August Wilson Festival
Arena Stage, September 13–May 3
Arena will host a season-long festival celebrating Pulitzer-winning playwright August Wilson, putting on two of his classic works, Jitney (September 13 through October 20) and Seven Guitars (April 3 through May 3). Panels will discuss Wilson’s legacy, including set design (September 16), playwriting (September 28), and his female characters (April 25). Jitney, $41 to $95; Seven Guitars, $56 to $95; panels free.
“Verrocchio: Sculptor and Painter of Renaissance Florence”
National Gallery of Art, September 15–January 12
The 15th-century Florentine Renaissance master sculptor and painter Andrea del Verrocchio is getting global star treatment in this exhibit, which makes its sole US stop at the National Gallery. The show marks 500 years since Verrocchio’s student Leonardo da Vinci died, and it includes works on which the master and the pupil collaborated. Free.
Tyler, the Creator; Jaden Smith; and GoldLink
Merriweather Post Pavilion, September 21
In Igor, the latest album from Tyler, the Creator, we follow the psychedelic-rap-and-harmony-laden arc of an emotional breakup from the frustrating start to a compromising, I-wish-you-the-best end. In this outdoor show, he’ll highlight his new collaboration with Jaden Smith—yes, Will and Jada’s son—and share the stage with local rapper GoldLink. $29.50 to $69.50.
The Anthem, October 7–8
An Eastern Shore native, indie/country crooner Maggie Rogers got famous three years ago when a video of Pharell reacting to one of her songs went viral. Although her 2019 debut album, Heard It in a Past Life, received mixed reviews, she’s a powerhouse performer: passionately compelling, belting ballads with her whole body—sometimes even barefoot. $45 to $75.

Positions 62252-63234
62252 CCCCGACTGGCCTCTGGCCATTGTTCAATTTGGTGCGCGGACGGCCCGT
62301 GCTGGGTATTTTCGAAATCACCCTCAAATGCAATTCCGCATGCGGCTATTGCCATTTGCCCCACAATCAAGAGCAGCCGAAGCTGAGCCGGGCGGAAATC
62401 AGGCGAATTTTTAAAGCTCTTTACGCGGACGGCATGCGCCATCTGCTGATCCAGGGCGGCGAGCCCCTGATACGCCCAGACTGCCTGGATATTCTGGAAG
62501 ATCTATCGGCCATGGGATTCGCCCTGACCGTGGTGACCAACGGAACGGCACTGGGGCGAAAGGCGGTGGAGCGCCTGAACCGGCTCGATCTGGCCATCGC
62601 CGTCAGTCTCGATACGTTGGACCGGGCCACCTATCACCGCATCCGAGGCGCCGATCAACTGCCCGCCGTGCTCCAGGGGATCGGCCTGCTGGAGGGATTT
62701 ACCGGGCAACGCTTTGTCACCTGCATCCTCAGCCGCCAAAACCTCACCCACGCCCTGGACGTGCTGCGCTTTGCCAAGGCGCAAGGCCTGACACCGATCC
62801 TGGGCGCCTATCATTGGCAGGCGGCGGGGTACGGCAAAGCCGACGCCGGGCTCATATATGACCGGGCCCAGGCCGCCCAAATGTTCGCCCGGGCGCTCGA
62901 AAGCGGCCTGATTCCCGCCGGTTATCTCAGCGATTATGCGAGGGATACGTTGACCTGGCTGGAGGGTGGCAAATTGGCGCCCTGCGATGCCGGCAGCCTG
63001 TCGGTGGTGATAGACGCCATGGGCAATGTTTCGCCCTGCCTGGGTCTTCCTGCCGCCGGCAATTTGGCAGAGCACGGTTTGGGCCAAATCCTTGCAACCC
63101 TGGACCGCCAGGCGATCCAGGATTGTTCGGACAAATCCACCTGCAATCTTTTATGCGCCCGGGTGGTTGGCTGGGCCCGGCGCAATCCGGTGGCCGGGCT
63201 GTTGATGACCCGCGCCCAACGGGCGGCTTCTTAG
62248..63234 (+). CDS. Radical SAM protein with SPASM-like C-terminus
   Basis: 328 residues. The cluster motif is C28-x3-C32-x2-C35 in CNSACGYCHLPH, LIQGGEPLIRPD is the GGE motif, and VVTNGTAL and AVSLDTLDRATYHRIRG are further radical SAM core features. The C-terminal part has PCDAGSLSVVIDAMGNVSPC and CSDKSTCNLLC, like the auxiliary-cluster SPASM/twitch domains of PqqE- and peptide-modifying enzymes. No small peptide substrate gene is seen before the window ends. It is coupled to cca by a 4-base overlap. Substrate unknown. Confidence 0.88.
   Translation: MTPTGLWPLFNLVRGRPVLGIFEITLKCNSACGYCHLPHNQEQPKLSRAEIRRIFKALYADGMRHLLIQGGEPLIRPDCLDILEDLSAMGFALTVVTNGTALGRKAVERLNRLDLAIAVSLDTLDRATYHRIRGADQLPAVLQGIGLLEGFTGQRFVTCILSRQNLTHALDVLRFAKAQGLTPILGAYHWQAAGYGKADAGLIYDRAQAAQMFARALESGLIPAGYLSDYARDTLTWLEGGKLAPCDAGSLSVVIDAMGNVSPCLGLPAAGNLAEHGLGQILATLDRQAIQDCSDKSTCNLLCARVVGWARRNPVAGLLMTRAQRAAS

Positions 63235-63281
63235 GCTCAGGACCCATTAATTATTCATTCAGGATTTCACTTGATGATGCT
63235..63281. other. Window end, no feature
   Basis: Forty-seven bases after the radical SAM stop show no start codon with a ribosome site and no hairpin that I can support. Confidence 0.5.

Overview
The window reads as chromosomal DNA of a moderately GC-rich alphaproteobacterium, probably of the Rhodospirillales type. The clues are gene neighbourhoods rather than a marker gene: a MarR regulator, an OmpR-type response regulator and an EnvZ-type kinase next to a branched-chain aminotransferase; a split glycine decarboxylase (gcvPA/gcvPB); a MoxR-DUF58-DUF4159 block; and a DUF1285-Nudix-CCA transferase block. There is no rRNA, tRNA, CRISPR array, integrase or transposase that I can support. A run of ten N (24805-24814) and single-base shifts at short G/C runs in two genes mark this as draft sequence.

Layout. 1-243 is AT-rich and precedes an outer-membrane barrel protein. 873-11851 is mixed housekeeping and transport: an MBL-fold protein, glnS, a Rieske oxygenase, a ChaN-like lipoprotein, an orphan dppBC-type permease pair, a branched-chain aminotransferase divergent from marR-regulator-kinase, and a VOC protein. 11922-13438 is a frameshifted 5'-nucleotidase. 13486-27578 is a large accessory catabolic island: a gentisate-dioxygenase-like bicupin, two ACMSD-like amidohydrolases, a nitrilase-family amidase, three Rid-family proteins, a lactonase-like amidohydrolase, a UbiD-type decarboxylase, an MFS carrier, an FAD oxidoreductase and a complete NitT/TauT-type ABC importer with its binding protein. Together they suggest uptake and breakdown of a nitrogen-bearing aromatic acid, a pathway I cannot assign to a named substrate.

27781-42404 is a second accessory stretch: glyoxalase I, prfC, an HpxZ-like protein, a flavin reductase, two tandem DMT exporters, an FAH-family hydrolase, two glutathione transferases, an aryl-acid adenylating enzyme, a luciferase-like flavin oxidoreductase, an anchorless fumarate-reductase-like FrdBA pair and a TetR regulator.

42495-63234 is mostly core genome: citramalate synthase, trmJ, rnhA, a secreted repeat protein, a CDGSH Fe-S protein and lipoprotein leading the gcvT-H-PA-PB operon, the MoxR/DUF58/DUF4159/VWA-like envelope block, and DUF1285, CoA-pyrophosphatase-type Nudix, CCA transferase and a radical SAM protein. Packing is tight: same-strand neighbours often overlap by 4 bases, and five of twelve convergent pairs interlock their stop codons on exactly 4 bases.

DC Armory, October 18–27
Started by the team behind Refinery29 in 2015, this made-for-Instagram pop-up installation features 29 immersive, interactive rooms designed by national and local artists. Alexandria-raised singer Kali Uchis is collaborating to create a room entirely dedicated to dreams. Other experiences include a magical crystal cave, mini art classes, a dance party, and palm reading. $34 to $49.
“Women Artists of the Dutch Golden Age”
National Museum of Women in the Arts, October 11–January 5
Leave Rembrandt and Vermeer in your art-history books and instead learn about those of-ten overlooked from the Dutch Golden Age: women. Swap the well-known “Girl With a Pearl Earring” for works such as the gorgeously creepy insect paintings of Maria Sibylla Merian, whose illustrated books contributed to research in botany and zoology. Each artist was a trailblazer in her own right during the 17th and 18th centuries, whether in still lifes, joyous portraits, or detailed florals. $10.
The Anthem, October 25